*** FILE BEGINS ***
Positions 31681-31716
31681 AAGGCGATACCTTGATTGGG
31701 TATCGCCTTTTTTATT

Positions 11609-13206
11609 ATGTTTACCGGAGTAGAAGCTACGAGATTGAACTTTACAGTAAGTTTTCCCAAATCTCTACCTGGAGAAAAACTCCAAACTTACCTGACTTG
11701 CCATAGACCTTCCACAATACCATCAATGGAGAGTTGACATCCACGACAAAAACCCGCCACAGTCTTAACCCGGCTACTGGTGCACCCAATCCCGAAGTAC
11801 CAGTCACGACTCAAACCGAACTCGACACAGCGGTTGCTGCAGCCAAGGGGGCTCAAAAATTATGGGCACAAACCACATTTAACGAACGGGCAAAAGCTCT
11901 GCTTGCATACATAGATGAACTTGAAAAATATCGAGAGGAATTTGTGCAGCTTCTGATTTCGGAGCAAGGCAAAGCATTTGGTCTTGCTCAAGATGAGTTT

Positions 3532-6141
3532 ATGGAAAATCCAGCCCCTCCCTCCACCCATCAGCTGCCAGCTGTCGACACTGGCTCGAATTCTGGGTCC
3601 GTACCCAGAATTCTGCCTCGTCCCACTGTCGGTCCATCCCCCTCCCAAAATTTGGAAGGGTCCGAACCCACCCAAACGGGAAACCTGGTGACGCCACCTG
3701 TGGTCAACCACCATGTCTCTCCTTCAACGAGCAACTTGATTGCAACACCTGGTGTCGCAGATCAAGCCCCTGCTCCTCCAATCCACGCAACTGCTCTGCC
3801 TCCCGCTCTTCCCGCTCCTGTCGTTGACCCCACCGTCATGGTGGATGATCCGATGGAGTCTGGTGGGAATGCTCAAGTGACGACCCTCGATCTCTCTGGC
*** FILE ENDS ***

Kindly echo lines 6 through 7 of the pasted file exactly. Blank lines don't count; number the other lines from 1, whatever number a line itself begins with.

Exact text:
11701 CCATAGACCTTCCACAATACCATCAATGGAGAGTTGACATCCACGACAAAAACCCGCCACAGTCTTAACCCGGCTACTGGTGCACCCAATCCCGAAGTAC
11801 CAGTCACGACTCAAACCGAACTCGACACAGCGGTTGCTGCAGCCAAGGGGGCTCAAAAATTATGGGCACAAACCACATTTAACGAACGGGCAAAAGCTCT